“Mrs. Searway’s poems are sparkling and alive. Her style is natural with a relaxed technique that flows from the pen of a truly great poet. A meticulously expert understanding of poetry has not stilted the lovely creations that her latest work enfolds. You will marvel at the delicacy of her tastes, such as the joy of touching a flower and smelling its fragrance. Her sense of compassion for wildlife is beautifully described in her poem ‘The Last Flight.’

“Everyone from New England will treasure a copy of this book by a Maine author who was born and has lived all her life in Aroostook County. Her wealth of knowledge of bygone days and their nostalgic heritage is exemplified in Yesterday’s Tomorrow. Walk with her into an old-fashioned kitchen and smell the pungent, spicy flavor of ‘New England Pickles,’ a poem of hers that is written with the quaint accent of ‘downeast’ colloquialisms. It warms the heart and gives the reader chuckles of delight.

“Her subjects touch all facets of life. It expressions superbly the very experiences that you and I have, such as in ‘The Day After Christmas.’ The exhaustion and litter of the home is so vividly portrayed, you almost sigh as you read it with complete understanding of the feeling and the scene.

“But do not be bewitched into thinking that Mrs. Searway is only taken up with the lesser tasks of living. Her poetry throbs with the depth of an insight into the Spiritual Realm. You will be brought into harmony with your Creator when you read her lovely lines of ‘Peace.’ Also the poems ‘A Prayer’ and ‘Search’ express the longings of heart that all of us have, culminating in the fulfillment of finding God’s presence. Mrs. Searway is truly a woman with Greatness of soul, sharing her genuineness through her beautiful poems.”

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4 responses to “Poetry of a lake in northern Maine

  1. Maurice Guerrette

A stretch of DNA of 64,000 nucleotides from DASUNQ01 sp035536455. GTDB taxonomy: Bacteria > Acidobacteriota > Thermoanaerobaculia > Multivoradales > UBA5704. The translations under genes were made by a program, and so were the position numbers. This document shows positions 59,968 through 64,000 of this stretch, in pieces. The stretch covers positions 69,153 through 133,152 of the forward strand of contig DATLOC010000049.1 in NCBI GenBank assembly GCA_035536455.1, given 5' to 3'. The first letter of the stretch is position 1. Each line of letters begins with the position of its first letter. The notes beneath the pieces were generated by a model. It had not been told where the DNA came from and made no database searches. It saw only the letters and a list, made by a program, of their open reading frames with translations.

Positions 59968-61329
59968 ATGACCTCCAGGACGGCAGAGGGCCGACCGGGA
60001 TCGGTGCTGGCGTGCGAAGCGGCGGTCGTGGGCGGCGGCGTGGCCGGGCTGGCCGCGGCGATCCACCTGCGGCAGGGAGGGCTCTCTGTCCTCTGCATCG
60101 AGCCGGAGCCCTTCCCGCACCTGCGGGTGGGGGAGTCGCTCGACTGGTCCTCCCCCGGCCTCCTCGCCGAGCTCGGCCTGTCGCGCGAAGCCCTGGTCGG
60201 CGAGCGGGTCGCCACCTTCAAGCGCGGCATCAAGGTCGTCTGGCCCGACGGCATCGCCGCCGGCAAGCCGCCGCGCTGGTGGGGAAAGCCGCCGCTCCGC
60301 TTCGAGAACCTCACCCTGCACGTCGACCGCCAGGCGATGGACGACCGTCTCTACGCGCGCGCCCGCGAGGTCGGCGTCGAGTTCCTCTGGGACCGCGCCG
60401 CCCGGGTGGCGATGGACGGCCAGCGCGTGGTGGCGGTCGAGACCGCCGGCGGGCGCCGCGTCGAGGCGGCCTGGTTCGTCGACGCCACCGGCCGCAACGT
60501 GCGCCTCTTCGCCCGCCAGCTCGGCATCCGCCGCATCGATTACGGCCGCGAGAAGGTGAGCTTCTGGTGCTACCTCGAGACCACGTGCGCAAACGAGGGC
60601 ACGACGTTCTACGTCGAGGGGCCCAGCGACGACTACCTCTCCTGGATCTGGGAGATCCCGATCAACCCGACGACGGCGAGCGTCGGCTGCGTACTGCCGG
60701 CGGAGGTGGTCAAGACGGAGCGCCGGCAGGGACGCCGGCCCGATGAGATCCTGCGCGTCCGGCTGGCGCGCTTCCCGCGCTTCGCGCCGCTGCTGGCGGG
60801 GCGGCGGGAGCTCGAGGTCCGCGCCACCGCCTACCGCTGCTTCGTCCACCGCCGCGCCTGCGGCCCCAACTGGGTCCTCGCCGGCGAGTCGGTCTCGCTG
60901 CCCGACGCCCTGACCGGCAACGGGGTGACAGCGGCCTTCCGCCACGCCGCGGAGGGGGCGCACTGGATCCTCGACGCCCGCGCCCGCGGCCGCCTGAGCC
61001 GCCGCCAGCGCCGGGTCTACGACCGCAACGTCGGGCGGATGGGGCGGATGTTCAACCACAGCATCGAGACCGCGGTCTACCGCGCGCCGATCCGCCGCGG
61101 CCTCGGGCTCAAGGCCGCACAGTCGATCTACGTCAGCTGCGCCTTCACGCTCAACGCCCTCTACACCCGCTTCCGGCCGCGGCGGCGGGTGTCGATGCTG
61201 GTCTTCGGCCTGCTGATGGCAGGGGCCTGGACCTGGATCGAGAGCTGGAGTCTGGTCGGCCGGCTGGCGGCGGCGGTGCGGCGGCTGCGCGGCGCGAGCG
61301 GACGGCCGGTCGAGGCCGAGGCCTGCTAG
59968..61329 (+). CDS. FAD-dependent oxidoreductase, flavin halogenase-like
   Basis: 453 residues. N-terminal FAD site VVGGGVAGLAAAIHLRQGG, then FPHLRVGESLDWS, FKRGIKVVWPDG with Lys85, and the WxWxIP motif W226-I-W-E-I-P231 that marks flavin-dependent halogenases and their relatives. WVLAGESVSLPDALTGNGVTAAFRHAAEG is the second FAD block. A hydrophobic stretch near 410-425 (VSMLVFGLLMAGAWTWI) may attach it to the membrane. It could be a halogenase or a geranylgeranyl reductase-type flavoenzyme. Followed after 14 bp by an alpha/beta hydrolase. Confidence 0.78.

I also grew up in Portage Lake and had Mrs. Searway as my teacher. Probably the best teacher I ever had. As I remember her husbands name was Edgar. My Mom and a couple uncles had her as a teacher when she was Ruby Garrison and teaching in Sheridan. I wish that I could have talked with her after we left Maine for Upstate New York. She not only was a fantastic teacher but doubtless the biggest lover of clasic literature and art that I have ever known.
    I believe that she would have been happy to know that at least one of her students had a pretty good career, doubtles in large part because of her
    teaching, in a very large and competive state like New York. I spent nearlty all my working career in Food and Drug law enforcement in New York and mostly as a Division director or assistant director.
    I loved Mrs. Searway.

    • That’s a lovely memory. I do not recall Ruby (Garrison) Searway in person, but she sounds like a fine person and I did appreciate the poetry. Good teachers are worth remembering.

  2. Regina Sullivan Fontaine

    Ruby Garrison Searway was my great aunt, the sister of my grandfather Frederick A Garrison. I remember her visiting us in the ” big city ” Portland when I was a child.

  3. Thank you for sharing! What else to you recall of your great aunt?